Recently, we detailed the efforts to push for paid sick leave by state and local governments in light of California’s passage of a statewide paid leave law. Soon after our post, the U.S. Department of Labor’s Women’s Bureau Director Latifa Lyles posted an entry on the DOL’s official “Work in Progress” blog, advocating for broader paid family leave across the country. Lyle notes that the United States remains the only industrialized nation without paid family leave. The post included data from the Bureau of Labor Statistics and offered arguments in support of paid leave.
As multinational employers are aware, compliance with the anti-corruption laws of different jurisdictions can be complicated, and penalties for noncompliance can be severe, making compliance a priority for multinational companies. FordHarrison has joined with Ius Laboris member firms in Central and South America to produce Corruption in the Americas, a summary of anti-corruption laws in the U.S. and Central and South America. The guide provides key information at a glance on important aspects of the anti-corruption laws, including compliance, relevant laws and regulations, and penalties. The guide is available on the Ius Laboris website as well as the In-Depth Analysis page of the FordHarrison website.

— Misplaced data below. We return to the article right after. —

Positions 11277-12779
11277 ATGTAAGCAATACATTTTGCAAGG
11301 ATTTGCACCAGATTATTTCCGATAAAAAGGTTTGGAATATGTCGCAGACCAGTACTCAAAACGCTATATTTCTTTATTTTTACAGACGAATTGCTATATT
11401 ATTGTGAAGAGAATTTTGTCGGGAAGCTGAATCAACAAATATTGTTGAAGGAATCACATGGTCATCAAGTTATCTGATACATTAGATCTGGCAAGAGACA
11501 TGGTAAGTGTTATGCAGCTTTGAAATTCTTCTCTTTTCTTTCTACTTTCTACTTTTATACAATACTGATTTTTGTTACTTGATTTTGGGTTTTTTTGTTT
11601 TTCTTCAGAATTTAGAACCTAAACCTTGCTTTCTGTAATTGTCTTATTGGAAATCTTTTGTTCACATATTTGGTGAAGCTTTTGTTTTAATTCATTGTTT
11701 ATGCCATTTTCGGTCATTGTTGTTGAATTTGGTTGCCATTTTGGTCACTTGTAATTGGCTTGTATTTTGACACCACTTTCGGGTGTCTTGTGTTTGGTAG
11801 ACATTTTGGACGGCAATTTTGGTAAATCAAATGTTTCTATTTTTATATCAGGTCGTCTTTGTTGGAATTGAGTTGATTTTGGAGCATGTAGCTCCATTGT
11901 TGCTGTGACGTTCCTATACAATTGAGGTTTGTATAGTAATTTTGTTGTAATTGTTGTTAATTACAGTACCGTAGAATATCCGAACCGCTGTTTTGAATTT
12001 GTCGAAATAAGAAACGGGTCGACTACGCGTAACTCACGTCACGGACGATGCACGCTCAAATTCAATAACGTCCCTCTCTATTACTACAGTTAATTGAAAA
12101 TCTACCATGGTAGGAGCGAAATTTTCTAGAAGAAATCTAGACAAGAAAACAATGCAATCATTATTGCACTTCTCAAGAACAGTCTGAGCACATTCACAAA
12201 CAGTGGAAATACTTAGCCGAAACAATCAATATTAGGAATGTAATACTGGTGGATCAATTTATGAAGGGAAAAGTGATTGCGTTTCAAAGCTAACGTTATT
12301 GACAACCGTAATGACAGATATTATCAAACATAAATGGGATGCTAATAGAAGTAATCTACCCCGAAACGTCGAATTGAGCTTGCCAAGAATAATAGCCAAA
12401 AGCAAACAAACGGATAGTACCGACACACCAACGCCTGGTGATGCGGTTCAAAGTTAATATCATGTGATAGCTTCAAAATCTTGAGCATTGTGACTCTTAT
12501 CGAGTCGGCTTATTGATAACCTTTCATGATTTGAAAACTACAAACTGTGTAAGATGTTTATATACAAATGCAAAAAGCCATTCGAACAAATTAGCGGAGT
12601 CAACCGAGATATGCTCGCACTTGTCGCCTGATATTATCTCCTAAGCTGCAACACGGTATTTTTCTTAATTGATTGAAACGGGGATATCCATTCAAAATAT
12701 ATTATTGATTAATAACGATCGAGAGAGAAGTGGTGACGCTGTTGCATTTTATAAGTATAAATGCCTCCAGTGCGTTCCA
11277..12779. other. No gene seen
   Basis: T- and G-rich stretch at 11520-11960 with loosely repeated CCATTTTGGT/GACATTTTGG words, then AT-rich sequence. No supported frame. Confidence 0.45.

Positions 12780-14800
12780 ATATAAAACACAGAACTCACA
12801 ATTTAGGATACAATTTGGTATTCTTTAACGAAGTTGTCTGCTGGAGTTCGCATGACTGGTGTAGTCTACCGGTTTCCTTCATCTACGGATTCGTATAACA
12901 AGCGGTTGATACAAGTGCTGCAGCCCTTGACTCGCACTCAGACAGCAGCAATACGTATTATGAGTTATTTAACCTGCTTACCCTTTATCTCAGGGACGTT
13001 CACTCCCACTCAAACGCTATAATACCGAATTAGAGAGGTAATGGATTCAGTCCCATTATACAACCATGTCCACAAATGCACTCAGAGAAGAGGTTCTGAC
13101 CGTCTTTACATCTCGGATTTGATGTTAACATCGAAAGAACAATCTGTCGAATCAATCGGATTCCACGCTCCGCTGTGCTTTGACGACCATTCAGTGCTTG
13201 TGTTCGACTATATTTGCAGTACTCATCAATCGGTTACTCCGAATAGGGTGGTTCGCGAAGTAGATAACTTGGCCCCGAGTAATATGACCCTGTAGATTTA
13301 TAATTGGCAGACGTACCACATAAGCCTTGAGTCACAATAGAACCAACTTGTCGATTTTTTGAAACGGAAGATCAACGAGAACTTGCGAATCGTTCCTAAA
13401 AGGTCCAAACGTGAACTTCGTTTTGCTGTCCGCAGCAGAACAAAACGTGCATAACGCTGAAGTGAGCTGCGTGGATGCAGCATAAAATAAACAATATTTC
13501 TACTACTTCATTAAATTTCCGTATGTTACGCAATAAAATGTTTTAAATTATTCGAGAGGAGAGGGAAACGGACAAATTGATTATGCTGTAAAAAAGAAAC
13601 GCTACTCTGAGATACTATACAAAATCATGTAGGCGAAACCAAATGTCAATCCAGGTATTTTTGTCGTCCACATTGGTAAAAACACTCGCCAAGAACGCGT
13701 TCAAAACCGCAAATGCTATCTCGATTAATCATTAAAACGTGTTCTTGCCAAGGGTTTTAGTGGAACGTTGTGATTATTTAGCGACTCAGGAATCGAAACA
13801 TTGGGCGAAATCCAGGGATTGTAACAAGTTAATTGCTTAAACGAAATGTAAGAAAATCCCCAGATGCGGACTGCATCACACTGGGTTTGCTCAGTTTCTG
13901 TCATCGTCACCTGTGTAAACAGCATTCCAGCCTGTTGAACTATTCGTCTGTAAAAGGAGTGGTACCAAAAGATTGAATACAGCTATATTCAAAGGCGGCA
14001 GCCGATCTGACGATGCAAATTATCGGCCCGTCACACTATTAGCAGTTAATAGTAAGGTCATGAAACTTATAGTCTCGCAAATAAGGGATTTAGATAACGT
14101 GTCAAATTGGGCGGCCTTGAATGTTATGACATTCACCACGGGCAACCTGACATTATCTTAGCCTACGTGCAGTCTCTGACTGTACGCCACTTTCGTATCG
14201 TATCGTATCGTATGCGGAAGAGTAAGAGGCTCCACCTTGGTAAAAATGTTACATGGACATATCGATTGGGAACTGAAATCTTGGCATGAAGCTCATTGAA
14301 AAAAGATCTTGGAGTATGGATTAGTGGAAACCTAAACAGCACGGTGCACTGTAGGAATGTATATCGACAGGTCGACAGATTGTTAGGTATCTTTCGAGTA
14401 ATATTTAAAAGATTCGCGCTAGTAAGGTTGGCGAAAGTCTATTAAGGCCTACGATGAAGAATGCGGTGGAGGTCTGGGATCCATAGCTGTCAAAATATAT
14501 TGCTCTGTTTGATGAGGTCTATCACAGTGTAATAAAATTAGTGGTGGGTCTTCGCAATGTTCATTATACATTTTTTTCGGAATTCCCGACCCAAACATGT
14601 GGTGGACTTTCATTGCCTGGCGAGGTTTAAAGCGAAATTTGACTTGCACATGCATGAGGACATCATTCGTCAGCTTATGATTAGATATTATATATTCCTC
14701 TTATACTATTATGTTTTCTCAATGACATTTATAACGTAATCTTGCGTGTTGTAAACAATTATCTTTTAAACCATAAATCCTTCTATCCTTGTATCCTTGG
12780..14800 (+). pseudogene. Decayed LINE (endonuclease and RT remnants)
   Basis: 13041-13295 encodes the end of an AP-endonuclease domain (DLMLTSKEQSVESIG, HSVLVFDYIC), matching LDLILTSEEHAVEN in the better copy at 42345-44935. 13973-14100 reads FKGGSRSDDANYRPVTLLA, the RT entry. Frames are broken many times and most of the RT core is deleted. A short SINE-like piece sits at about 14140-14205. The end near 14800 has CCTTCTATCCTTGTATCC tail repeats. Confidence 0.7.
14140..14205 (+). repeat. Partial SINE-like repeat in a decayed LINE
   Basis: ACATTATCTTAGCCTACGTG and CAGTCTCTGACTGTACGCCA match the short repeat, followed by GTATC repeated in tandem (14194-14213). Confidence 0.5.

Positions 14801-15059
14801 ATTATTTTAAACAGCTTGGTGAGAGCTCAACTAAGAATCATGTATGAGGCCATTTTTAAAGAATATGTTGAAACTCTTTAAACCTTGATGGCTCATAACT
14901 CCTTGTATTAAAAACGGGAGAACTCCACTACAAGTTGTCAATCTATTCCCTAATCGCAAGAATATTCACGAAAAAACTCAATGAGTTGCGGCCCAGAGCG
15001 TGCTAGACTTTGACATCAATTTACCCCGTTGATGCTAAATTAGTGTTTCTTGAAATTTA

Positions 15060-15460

A suit brought by the Equal Employment Opportunity Commission (EEOC) against national clothing retailer Abercrombie & Fitch Stores, Inc., demonstrates why employers should carefully review any dress code policies with counsel, particularly as they may conflict with attire worn for religious reasons. Interestingly, the case could have important ramifications not only for employers but also employees.
On September 22, 2014, the Securities and Exchange Commission’s (SEC) Office of the Whistleblower announced that it had issued a $30 million bounty payment to a foreign whistleblower. This award is more than double the amount of any previous payment issued by the Office of the Whistleblower and comes fast on the heels of a $300,000 payment to a whistleblower who worked as a compliance professional. The magnitude of the $30 million award and the payout to a company’s own compliance advisor underscore a fundamental shift in enforcement strategy among regulatory agencies – a shift from encouraging internal corporate compliance to policing corporate conduct by encouraging employees to report directly to the government.
Employers across the country continue to misclassify workers as independent contractors rather than as employees, and as we recently saw in Alexander v. FedEx Ground Package System, Inc., such actions can result in litigation and federal and state scrutiny.
Executive Summary: The recent criminal prosecution of several 7-Eleven franchisees, which arose out of a criminal alien employment investigation, as well as efforts by government agencies to treat franchisors and franchisees as joint employers for the purposes of liability under federal labor and wage and hour laws, highlights the need for franchisors to take proactive steps to ensure they and their franchisees are in compliance with applicable labor, immigration and employment laws.